I’ve certainly heard that charge leveled at mining companies. And corporations. And farmers. And Australians generally. But Aboriginal people?
What sparked Harris’ tirade was a question from a journalist about his hit single, Tie Me Kangaroo Down Sport. As it turns out, Harris was not just a racist old pr*ck in 2008, he was also a racist young pr*ck in 1960, when the song was released.
Despite the iconic nature of the song, it’s a little known Australian fact that the fourth verse of the original version of Tie Me Kangaroo Down Sport goes like this:
‘Let me Abos go loose, Lou
Let me Abos go loose.
They're of no further use, Lou
So let me Abos go loose.’
While Harris said in 2008 that he regretted the lyrics, he also put forward what I like to call the ‘John Howard defence’ – ie. ‘it was a different era back then’.
"It was a mark of the times, done totally innocently with no realisation that you would offend at all… just trying to create a fun song for a bunch of Aussies who were drinking themselves stupid on Swan Lager in London at the time,” Harris told The Age.
No realization that you would offend, even though you’re joking about Aboriginal slavery for the benefit of drunk Aussie bogans?
Ironically, while most Australians wouldn’t have known Harris was a racist, most are also unaware about the history of Australian slavery.
The United States push to abolish the practice began in 1800. It was still flourishing in Australia well into the 1950s. Indeed, so bad was Australian slavery that in the 1930s, the Anti-Slavery Society in Britain produced a ‘slave map of Australia’, to document the abuse of Aboriginal people, in particular in the Northern Territory and Western Australia.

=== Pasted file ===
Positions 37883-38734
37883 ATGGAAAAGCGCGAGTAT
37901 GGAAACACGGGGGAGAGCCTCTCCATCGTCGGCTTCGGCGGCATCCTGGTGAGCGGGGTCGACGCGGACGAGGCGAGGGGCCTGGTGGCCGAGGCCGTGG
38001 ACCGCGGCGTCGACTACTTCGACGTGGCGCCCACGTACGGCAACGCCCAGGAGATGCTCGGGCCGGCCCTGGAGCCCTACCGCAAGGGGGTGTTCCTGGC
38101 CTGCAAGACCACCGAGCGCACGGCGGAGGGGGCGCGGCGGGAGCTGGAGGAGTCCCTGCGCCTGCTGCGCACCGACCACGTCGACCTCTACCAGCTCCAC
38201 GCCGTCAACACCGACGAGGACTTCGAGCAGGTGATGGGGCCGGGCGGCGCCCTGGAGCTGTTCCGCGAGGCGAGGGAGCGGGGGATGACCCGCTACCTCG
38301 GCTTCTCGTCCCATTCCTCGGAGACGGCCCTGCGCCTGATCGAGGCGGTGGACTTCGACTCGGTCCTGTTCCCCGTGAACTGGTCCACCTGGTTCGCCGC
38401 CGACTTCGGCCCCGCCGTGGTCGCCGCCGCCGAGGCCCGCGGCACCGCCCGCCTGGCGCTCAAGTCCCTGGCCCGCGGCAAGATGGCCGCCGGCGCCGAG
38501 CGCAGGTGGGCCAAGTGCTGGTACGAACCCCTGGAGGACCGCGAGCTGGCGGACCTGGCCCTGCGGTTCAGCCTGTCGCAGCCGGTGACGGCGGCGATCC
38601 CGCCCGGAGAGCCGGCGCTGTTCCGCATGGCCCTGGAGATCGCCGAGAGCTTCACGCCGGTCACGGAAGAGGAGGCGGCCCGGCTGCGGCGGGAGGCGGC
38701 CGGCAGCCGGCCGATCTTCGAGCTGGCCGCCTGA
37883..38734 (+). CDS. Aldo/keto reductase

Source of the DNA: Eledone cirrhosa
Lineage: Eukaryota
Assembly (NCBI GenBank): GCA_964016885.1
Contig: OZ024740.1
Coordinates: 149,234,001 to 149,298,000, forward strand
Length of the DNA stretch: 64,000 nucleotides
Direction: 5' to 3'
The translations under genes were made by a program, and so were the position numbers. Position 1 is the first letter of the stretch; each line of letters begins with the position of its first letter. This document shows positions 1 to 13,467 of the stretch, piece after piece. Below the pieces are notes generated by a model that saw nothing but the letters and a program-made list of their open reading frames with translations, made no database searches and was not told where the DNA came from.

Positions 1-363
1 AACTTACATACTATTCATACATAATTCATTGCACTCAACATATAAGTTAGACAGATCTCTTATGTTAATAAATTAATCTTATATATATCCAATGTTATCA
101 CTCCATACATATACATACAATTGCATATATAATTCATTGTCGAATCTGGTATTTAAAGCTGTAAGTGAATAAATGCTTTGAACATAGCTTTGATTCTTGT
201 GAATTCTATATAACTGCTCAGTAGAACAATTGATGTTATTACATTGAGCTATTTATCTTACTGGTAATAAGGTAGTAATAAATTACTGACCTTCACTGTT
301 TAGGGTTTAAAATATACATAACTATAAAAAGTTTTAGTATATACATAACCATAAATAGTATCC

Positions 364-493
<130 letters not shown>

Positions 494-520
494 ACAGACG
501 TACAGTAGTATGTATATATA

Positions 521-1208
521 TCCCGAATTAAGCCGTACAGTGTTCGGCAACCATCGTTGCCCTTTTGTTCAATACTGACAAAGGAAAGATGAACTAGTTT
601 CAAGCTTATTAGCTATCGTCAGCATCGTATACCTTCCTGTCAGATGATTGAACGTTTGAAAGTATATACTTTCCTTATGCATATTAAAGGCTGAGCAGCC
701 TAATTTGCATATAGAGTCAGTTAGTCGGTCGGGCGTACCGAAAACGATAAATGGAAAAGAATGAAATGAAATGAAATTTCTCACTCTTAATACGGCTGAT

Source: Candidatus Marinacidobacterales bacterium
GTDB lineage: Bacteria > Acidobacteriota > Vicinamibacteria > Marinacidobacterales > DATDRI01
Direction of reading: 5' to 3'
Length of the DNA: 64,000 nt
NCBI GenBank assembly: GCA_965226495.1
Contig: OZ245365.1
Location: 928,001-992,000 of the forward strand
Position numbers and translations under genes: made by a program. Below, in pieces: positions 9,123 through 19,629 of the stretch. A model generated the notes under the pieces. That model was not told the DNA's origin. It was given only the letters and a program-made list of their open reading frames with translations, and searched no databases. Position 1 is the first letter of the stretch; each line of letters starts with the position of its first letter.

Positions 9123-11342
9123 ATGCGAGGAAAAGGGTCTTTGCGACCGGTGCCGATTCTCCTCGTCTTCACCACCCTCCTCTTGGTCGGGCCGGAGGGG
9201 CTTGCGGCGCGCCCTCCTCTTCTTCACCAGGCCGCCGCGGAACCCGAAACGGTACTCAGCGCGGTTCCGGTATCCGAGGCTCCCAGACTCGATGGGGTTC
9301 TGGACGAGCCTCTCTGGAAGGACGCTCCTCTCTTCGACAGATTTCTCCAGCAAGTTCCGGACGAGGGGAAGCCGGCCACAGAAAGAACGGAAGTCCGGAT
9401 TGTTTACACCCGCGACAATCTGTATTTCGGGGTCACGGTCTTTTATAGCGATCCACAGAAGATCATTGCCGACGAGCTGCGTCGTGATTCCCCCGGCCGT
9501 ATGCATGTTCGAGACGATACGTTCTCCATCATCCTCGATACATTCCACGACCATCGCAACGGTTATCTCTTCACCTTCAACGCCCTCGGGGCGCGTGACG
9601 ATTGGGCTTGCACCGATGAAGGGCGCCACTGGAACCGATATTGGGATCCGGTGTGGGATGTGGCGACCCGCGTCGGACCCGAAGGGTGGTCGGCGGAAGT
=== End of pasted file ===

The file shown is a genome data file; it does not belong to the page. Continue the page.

In any event, Harris’ 2008 remarks got a big run internationally.
A few weeks later, he decided to pour fuel on the fire when he was confronted over his comments by none other than Lowtija O’Donoghue, one of the nation’s most respected Aboriginal women.
O’Donoghue and Harris were both at the official opening of the National Portrait Gallery in Canberra, and the Aboriginal elder took Harris aside and, apparently, privately tore strips off him.
Harris relayed the conversation to The Age, and it was reported under the headline ‘God, did I say that?’
"[O’Donoghue] said, 'How could you say that?' … You think you're talking quietly off the record about things that you feel, and then you see it printed up and you think, 'God, did I say that? Did I mean that?'
“I didn't mean that. I would just like to apologise for any offence that I've caused and put it behind me.”
So a man with decades experience with the media thought he was talking quietly – to a journalist! – about things that he felt. But he didn’t mean what he felt?